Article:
WEAK financial markets and the loss of a pension scheme contract will put Standard Life under pressure this week as chief executive David Nish unveils interim results.
Analysts expect the Edinburgh-based life and pensions giant to post largely flat profits on Tuesday but reveal that difficult trading conditions – which hit new business volumes in the first three months of the year – are likely to have continued into the second quarter.
Ashik Musaddi, insurance analyst at JP Morgan Cazenove, has forecast new business sales of around £4.9 billion for the second quarter, a fall of 9 per cent compared with the same period last year.
While this year’s figures will suffer in comparison to the second quarter of 2011, which saw record sales of group pensions, Musaddi said weak markets have also affected sales of investments and savings products.
He added: “Standard Life guided at its first-quarter sales update that it expects sales from group pensions to pick up from the second half of this year due to auto-enrolment.”
Auto-enrolment, which will require employers to automatically enrol their staff in a pension scheme, is being phased in gradually, with the largest firms having to comply with the new rules this autumn. Standard Life has estimated the shake-up could add an extra 400,000 savers to the 35,000 pension schemes it runs for corporate clients.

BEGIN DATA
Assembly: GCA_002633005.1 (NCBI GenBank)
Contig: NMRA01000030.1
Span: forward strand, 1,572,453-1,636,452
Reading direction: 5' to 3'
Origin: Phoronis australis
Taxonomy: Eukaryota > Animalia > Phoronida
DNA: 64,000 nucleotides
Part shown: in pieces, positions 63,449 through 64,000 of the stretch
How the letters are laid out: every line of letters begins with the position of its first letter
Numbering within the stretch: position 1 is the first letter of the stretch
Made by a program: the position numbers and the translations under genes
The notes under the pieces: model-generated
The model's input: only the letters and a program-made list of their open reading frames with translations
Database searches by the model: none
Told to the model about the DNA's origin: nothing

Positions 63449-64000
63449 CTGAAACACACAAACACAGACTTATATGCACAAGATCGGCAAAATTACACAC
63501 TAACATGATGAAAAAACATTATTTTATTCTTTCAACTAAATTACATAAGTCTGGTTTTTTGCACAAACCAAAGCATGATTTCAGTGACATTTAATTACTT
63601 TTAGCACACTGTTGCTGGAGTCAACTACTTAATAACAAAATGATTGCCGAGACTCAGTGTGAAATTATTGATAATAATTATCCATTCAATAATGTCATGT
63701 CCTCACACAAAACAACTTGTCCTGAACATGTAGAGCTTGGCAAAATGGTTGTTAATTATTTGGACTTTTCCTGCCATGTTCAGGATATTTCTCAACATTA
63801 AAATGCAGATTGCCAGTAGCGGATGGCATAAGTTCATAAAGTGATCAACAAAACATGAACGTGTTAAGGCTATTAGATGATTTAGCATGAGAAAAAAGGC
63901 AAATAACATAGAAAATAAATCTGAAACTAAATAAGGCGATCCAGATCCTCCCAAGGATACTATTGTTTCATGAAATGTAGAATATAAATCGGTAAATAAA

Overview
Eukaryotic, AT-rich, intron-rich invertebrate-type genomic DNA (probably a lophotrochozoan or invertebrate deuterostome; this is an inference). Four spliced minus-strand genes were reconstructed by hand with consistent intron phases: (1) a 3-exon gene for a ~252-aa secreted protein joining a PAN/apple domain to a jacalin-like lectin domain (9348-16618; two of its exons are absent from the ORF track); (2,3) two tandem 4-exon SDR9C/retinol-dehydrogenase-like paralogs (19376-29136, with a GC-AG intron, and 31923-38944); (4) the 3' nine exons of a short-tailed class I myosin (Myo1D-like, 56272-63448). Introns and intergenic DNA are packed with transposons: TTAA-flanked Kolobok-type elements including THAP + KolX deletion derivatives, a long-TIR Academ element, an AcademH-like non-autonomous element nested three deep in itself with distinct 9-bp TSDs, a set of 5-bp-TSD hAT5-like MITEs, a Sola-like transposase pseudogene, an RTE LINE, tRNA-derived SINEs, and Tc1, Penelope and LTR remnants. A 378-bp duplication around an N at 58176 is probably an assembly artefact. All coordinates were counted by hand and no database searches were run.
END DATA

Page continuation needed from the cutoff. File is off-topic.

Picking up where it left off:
The group is also poised to benefit from the implementation later this year of the retail distribution review (RDR), which will ban providers from paying commission to financial advisers for selling their products.
Instead, consumers will have to pay a fee to cover the cost of advice.
Panmure Gordon has said that Standard Life is “probably one of the best equipped” firms to cope with the challenges posed by the RDR because it has not offered commission on new products since 2004. The broker is predicting a second-quarter operating profit of £265 million, up 1 per cent on last year, while JP Morgan expects profits to be flat at around £261m.
The group’s fund management arm, Standard Life Investments (SLI), lost a £1.8bn pension scheme contract in April, but this has been described as a “low margin” mandate and net inflows into SLI are expected to remain largely unchanged at £1.1bn.
Consensus estimates are for group assets under management to fall by 3 per cent to around £204bn, mainly due to weak stock markets and the lost pension scheme contract.
Deutsche Bank analyst Oliver Steel said: “We expect accelerating inflows later this year and 2013, boosted by auto-enrolment and RDR. But we think it is too early, particularly in fragile markets, for these to have fully developed in the second quarter.”
Despite the predicted declines in sales and profits, most analysts are expecting Standard Life to raise its interim dividend to 4.85p a share, up 5 per cent from last year.
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Saturday 25 May 2013
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